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January 17, 2006

Fragrance Review: Balmain Jolie Madame


Meeting Jolie Madame for the first time is an encounter that leaves one intrigued by the unpredictable personality of this beautiful stranger. The dazzling shimmer of the green floral notes has a lighthearted character, however as soon as one is ready to see a smile of its dewy heart, the veil of leathery smokiness falls darkening the gentle features.

Yet, predictability is not the quality that Germaine Cellier’s creations possess. One of the most avant-garde perfumers, she worked against the classical tradition by exploring the raw materials that most perfumers of her time would reject for their crude potency and strength. She was not afraid to overdose Balmain Vent Vert with galbanum, which made the fragrance seem as if it were exploding on the skin into the cascade of emerald dust. The original version of her Bandit possessed so much animalic robustness, it seemed almost shocking to wear in public. ...

However, despite the fascination with extremes, Cellier could create beautiful compositions of remarkable grace. Jolie Madame is such an example—a ravishing sister of buccaneer Bandit, its silky layers hiding Bandit’s leather chypre accord. The intriguing tapestry of hesperidic, floral, woody and mossy notes that is the hallmark of the chypre fragrances has a rich quality of patina covered bronze.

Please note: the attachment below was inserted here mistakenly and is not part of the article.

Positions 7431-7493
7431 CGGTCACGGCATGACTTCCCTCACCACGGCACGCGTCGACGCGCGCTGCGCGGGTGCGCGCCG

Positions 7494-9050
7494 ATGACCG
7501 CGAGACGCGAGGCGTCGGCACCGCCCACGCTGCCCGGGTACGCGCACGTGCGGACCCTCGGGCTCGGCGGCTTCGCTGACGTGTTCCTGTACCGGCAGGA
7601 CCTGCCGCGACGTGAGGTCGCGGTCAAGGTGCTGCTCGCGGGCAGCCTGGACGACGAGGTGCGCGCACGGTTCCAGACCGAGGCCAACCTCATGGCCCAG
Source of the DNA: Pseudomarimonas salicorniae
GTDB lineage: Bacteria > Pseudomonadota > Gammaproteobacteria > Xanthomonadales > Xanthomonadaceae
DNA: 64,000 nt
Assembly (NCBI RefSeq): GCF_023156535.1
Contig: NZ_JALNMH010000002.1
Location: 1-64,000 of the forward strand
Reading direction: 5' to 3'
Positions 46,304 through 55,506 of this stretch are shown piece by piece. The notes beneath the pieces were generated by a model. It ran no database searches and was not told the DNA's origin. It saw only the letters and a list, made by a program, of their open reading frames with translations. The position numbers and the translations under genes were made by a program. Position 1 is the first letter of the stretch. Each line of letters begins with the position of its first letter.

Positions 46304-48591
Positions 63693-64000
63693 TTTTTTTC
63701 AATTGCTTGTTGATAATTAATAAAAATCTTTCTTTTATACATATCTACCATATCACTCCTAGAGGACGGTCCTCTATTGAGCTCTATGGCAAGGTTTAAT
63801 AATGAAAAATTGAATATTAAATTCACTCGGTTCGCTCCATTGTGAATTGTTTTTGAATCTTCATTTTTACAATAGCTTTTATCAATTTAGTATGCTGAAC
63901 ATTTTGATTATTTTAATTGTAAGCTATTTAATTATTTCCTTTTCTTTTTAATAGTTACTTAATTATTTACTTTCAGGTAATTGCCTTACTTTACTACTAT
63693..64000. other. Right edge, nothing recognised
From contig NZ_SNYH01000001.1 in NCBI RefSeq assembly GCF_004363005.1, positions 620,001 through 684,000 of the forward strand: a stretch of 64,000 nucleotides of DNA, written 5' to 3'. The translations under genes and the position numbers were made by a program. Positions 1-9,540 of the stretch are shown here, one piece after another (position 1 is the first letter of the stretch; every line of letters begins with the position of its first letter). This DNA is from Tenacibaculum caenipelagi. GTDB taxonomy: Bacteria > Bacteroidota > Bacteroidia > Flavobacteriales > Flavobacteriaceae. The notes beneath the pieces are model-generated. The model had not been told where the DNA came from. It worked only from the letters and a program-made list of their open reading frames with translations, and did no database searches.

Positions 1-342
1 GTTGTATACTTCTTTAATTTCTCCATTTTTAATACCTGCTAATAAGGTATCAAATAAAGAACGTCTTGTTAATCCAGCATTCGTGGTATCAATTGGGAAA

An exploration of Jolie Madame is like a journey, with the scenery changing unexpectedly. Falling into the remarkable lushness of the heart, one discovers that its verdancy hides a surprisingly dark and creamy touch. A swirl of white petals and one emerges into the radiant glow that oakmoss and amber cast upon the base. The dry warmth of the base spreads slowly, seductively tender and surprisingly assertive.

The backdrop of smoky leather dispels any misconceptions about Jolie Madame being merely pretty. It balances out its powdery facets, creating a composition of interesting contrasts. The animalic darkness sets Jolie Madame apart from most of the feminine fragrances that tend to enjoy success at the moment. Certainly, it is a child of its time, however its complexity and sensuality are quite appealing.

Since its birth in 1953, Jolie Madame has received quite a few facelifts that left it rather altered. Warmth vanishing from its formerly sensual oakmoss and leather steeped base led its lovely face with a wry smile to attain a mask-like quality. The dewy florals losing themselves in the verdant foliage that characterized the original version are instead replaced with the brighter aldehydic top laced with green violets. My initial reaction upon experiencing the new version was an intense disappointment, although I have to admit that the drydown is more interesting than I originally thought, even if it is undeniably paler and less complex than that of the original version. It does not seem to attain enough depth before the fragrance begins to fade.

Notes include gardenia, artemisia, bergamot, coriander, neroli, jasmine, tuberose, rose, jonquil, orris, patchouli, oakmoss, vetiver, musk, castoreum, leather, civet. Jolie Madame is fairly easy to find online from a number of discount stores such as Perfumemart and Parfum1. The modern fragrance is translucent beige and comes packages in a rectangular bottle like the one depicted on Perfumemart website, while one of my bottles purchased five years ago is filled with ambery liquid and is packaged in a bow embellished bottle with rounded shoulders. The vintage bottles produced between the 50s-70s are identical to the ones shown in the advertisement.



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